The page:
Home > Public > Women's Health

Your Food and Nutrition Source

It's About Eating Right

In This Section

Latest Infographic

The Healthy, Hunger-Free Kids Act establishes strong nutrition policies for child nutrition programs.

Healthy Schools Raise Healthy Kids (Thumb)

View all infographics

Popular Diet Reviews

More Diet Reviews »
Calculate your BMI
Featured Product

Special Feature

More Info
Celiac Disease Nutrition Guide, 3rd Ed. (Single Copy)

Celiac Disease Nutrition Guide, 3rd Ed. (Single Copy)

This easy to read “survival guide” outlines essential information for people diagnosed with Celiac disease.

Weight Gain at College


A recent study found one out of four college freshmen gains about 10 pounds during her first semester. The recipe for waistline expansion hinges on:

  • A decrease in regular physical activity or sports involvement
  • Dining halls with unlimited food choices (both healthy and not-so-healthy)
  • Increased snacking
  • Drinking more caloric beverages like high-fat, sugary coffee drinks, soda and alcohol.

The best solution for avoiding college weight gain is to be aware of your daily calorie intake. Since both food and activity play a role in weight management, writing down daily meals, snacks, beverages and physical activity can help keep weight in check. A food and activity log allows you to see the calories you take in and the calories you burn.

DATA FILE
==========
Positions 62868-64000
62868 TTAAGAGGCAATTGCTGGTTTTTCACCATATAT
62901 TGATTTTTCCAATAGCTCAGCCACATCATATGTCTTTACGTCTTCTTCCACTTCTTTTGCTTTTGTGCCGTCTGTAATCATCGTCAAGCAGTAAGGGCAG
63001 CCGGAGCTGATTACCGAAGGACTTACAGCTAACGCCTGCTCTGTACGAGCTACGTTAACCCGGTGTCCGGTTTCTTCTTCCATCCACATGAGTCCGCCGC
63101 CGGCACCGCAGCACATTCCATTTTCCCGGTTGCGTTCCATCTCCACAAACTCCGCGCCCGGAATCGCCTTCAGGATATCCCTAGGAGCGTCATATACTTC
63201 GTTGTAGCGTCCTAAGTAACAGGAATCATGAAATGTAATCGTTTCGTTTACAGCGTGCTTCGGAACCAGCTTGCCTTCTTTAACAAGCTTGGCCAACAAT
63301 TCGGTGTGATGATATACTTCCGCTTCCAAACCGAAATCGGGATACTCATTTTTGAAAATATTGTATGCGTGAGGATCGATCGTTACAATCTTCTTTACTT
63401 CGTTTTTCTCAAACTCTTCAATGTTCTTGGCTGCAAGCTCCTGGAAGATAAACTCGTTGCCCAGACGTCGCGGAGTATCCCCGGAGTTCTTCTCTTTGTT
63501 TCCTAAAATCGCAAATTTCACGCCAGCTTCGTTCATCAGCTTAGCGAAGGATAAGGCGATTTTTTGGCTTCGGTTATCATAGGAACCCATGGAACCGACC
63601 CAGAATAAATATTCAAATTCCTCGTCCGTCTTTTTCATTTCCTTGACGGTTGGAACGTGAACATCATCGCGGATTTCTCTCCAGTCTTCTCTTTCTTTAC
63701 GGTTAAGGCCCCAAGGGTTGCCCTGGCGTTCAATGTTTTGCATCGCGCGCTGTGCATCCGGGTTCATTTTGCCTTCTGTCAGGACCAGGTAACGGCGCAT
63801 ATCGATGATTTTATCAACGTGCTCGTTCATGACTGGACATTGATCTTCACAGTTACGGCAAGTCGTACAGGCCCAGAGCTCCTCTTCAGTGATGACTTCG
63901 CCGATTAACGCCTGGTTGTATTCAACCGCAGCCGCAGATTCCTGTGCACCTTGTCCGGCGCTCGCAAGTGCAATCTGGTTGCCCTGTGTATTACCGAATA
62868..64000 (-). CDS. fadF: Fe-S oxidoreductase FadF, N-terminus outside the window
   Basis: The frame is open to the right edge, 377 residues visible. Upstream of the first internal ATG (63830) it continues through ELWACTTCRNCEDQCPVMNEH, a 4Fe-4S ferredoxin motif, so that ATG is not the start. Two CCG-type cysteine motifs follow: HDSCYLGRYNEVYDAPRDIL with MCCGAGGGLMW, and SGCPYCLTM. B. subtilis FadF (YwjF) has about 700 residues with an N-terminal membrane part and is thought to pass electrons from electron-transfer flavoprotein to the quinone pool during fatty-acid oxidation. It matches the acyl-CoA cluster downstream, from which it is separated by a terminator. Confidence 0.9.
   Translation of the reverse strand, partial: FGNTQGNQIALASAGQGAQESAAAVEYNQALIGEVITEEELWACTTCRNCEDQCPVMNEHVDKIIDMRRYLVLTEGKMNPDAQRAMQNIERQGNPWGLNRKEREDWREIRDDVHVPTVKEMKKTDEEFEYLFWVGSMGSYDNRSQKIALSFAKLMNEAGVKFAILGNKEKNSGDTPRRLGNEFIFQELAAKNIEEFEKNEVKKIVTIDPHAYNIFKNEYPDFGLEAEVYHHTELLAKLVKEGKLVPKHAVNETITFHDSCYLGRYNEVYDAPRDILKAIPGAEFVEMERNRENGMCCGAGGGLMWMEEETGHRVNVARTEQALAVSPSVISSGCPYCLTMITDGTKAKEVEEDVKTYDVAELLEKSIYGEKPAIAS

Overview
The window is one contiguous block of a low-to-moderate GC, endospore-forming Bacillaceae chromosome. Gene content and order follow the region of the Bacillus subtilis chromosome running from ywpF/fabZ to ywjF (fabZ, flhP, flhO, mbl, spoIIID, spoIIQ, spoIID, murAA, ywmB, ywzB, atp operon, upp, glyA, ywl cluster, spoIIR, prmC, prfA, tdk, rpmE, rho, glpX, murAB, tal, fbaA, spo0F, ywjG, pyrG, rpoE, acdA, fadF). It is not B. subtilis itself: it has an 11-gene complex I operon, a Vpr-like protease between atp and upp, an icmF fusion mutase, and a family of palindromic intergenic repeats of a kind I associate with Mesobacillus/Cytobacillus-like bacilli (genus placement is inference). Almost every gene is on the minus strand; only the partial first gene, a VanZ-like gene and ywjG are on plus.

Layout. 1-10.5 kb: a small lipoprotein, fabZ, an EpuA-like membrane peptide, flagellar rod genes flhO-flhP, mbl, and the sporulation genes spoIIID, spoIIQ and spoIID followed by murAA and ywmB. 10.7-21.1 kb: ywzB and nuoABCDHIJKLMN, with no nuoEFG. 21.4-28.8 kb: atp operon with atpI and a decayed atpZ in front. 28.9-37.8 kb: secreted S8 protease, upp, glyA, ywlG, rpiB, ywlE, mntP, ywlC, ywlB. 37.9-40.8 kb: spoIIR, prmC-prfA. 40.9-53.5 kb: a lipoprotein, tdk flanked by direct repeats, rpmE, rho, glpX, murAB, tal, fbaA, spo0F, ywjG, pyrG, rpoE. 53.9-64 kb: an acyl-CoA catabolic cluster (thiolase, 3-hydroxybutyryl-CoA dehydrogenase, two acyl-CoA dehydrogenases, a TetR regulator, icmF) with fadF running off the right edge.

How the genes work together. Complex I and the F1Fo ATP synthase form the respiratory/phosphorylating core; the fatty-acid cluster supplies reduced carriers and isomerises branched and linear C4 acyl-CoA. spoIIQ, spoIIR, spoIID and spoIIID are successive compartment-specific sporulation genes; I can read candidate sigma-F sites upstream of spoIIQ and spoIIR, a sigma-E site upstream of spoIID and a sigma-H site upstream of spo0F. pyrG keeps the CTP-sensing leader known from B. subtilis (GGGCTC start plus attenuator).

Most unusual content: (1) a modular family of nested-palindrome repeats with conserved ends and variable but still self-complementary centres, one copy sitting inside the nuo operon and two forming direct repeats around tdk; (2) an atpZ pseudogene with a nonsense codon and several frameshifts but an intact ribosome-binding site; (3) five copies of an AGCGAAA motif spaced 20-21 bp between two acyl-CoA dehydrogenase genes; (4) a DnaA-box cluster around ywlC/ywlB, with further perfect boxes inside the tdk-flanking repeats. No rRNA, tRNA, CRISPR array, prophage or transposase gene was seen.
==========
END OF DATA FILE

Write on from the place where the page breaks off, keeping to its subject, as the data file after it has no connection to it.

Calories In: Healthy Food Choices

  • Eat Breakfast. Do not skip meals, especially breakfast. As the first meal of the day, breakfast keeps your metabolism humming and decreases overeating throughout the day.
  • Watch Portions. Pay attention to food choices and portion sizes in the dining hall.
  • Make Smart Choices. Select more high-fiber foods like whole grains, beans, fruits and vegetables. Fiber helps manage weight by increasing feelings of fullness with fewer calories and keeping blood sugar steady to relieve frequent hunger.
  • Pick Lean Protein. All meals and snacks should include lean protein sources such as lean beef, pork, chicken, turkey, fish, beans, nut butters and reduced fat cheese.
  • Choose Fats Wisely. Avoid unhealthy fats from fried foods and sweets. Choose more healthful fats from nuts, seeds, olive oil, canola oil and avocados.
  • Drink Low-Calorie Beverages. Skip the regular soda and opt for low-calorie choices like water, low-fat or fat-free milk, unsweetened teas and coffee. Limit alcohol to one drink a day; that’s 12 ounces of beer, 5 ounces of wine or 1.5 ounces of liquor.

Calories Out: Physical Activity

Increase the number of calories you burn. Get moving with at least 30 minutes of moderate-intensity activity most days of the week. Moderate-intensity activities include walking, jogging, biking and stair climbing. Take an elective dance or sports class. Activities of daily living, like walking to and from class and parking your car further away from campus, burn calories, too.

Reviewed January 2013